There are a few ad tools on the market that you can choose to use, with the first one being Facebook's native Ad Manager.

Ad Manager is the original tool for managing ads on the platform as well as Instagram and WhatsApp, and all other tools that run ads are technically built off of Facebook's API.

While you might think using Facebook's own free toolset would be a no-brainer, there are several reasons why switching to a specialized ad platform would benefit you in the long run:

  1. Integration with other platforms: Third-party tools often allow users to manage ads across multiple platforms, including Google ads, Twitter, LinkedIn, and more, in addition to Facebook. This means that marketers who are working with other platforms can create, manage, and analyze all their campaigns across all ad networks in one place.
  2. Advanced features and automation: Some third-party tools offer more advanced features and automation options than Ads Manager. For example, they might provide automated bidding strategies, rules for scaling campaigns, or sophisticated A/B testing and AI capabilities.
  3. Enhanced reporting and analytics: While Ads Manager provides good analytics, third-party tools typically offer more in-depth reporting options or custom dashboards that allow users to view and analyze data in ways that are more aligned with their specific needs.
  4. Collaboration and workflow management: Third-party tools often provide better options for team collaboration, including task assignment, approval workflows, and change tracking. This can be crucial for marketing teams where multiple individuals are involved in campaign management.
  5. Customer support: If you've ever tried to contact Facebook's support, you'll know that getting an answer in a timely fashion can be a huge challenge. Third-party tools offer more responsive or higher-quality customer support compared to Facebook. This can be a significant advantage when users encounter issues or need help optimizing campaigns.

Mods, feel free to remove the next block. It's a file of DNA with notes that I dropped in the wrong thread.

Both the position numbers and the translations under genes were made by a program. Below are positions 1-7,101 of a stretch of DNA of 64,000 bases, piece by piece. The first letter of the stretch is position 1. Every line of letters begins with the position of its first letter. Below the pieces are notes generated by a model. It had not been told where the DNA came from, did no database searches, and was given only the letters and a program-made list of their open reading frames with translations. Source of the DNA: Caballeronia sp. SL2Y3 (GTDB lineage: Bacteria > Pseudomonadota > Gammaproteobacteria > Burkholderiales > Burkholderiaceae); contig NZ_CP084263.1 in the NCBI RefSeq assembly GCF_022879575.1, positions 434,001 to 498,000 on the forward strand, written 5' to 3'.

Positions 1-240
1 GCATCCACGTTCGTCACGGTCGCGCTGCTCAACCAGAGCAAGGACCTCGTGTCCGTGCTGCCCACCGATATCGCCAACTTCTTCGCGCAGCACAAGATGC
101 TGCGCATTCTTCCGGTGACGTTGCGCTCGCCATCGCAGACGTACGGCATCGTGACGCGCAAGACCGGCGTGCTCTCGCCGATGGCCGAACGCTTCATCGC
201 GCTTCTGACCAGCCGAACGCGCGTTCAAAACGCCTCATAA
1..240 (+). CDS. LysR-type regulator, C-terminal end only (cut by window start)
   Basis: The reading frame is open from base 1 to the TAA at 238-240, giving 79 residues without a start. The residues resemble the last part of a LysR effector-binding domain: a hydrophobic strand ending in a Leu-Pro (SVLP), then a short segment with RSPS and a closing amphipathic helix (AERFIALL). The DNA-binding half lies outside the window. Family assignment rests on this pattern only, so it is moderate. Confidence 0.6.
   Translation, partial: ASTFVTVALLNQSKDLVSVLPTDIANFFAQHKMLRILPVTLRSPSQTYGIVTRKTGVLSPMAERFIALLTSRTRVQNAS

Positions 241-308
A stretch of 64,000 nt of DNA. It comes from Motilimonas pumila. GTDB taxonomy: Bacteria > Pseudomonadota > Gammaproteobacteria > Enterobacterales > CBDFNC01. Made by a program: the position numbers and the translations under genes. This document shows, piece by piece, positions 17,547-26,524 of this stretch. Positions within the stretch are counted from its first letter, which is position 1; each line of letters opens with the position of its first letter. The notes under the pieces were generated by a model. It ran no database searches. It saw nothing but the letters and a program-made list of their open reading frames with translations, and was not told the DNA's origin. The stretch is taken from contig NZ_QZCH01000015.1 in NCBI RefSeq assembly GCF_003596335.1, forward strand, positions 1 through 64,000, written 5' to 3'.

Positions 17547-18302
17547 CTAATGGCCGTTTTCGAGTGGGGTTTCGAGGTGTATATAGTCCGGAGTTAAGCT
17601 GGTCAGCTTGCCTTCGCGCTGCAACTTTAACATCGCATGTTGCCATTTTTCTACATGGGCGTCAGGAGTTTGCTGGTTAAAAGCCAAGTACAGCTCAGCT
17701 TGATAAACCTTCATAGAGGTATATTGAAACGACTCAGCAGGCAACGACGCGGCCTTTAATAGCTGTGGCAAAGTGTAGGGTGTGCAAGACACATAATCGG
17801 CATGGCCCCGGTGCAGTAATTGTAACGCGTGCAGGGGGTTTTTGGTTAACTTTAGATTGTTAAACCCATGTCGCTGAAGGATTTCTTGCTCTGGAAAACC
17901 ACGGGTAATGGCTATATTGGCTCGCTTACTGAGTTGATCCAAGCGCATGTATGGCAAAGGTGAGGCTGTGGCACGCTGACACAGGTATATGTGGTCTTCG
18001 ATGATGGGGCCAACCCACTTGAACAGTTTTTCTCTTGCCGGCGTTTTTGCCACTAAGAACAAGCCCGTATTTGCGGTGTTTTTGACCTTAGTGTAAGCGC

...and as a certified Meta Partner and ad platform ourselves, we know a thing or two about Facebook tools at Madgicx. ;)

Madgicx has a ton of features up its sleeve that help you create, manage, automate, and analyze every part of your ad campaigns:

  • The Madgicx AI Marketer acts like your own personal media buying assistant that tells you exactly what to do next to optimize your account—all you need to do is click “Launch.”
  • Creative Insights allows you to gain a holistic overview of all your ads and pinpoints exactly what creative is giving you the best results using AI-based creative labeling.
  • One-Click Report gives you a clear view of your campaign performance via pre-built (and easily customizable) templates that span all your top ad channels (Facebook, Google Ads, Google Analytics, Shopify, and TikTok)
  • Audience Launcher, which boasts over 100 pre-made audience segments across every stage of the funnel that you can set live in just a few clicks

Madgicx's pricing won't break the bank like some other third-party tools either, with an entry price of only $44/month for advertisers with smaller budgets.

The cherry on top? You can test drive Madgicx during your 7-day free trial, no commitment required :)


In conclusion, setting up a successful Facebook ad campaign involves a series of crucial steps, each of which we've demystified in this post.

We learned how to create a Business Manager Account, which serves as the foundational control center for all your Facebook advertising efforts.

Then, we delved into the step-by-step process of setting up your Facebook ad account within Business Manager, which is essential for running ads and managing billing information. Lastly, we touched upon the fundamental campaign structure, highlighting the significance of campaigns, ad sets, and individual ads and how they interlink to form a coherent advertising strategy.

As you forge ahead, remember that patience, constant learning, and adapting your strategies based on performance data are key to reaping the rewards of Facebook advertising. To that end, we have an endless amount of content on the Madgicx blog for every aspect of Facebook advertising you could possibly want to learn.

Welcome to the bright world of Facebook ads!

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Facebook Ads
Oct 20, 2021
Jun 22, 2023
Tory Wenger

Tory is a digital marketing specialist and the current Marketing Manager of She's been featured in various high-profile marketing blogs like Hootsuite, AdEspresso, and Databox and holds certificates for both Google and Facebook Ads. In her spare time, she gardens and paints from her house in the Florida panhandle.